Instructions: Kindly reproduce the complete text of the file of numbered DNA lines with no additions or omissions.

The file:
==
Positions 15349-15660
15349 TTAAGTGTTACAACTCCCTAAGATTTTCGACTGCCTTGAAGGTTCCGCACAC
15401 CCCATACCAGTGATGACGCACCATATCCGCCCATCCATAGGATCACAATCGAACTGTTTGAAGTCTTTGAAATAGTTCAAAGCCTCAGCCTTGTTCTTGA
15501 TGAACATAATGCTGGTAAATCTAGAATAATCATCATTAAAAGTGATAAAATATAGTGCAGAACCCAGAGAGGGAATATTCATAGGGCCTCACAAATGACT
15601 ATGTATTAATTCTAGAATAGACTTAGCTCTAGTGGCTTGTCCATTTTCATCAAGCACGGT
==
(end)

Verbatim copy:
Positions 15349-15660
15349 TTAAGTGTTACAACTCCCTAAGATTTTCGACTGCCTTGAAGGTTCCGCACAC
15401 CCCATACCAGTGATGACGCACCATATCCGCCCATCCATAGGATCACAATCGAACTGTTTGAAGTCTTTGAAATAGTTCAAAGCCTCAGCCTTGTTCTTGA
15501 TGAACATAATGCTGGTAAATCTAGAATAATCATCATTAAAAGTGATAAAATATAGTGCAGAACCCAGAGAGGGAATATTCATAGGGCCTCACAAATGACT
15601 ATGTATTAATTCTAGAATAGACTTAGCTCTAGTGGCTTGTCCATTTTCATCAAGCACGGT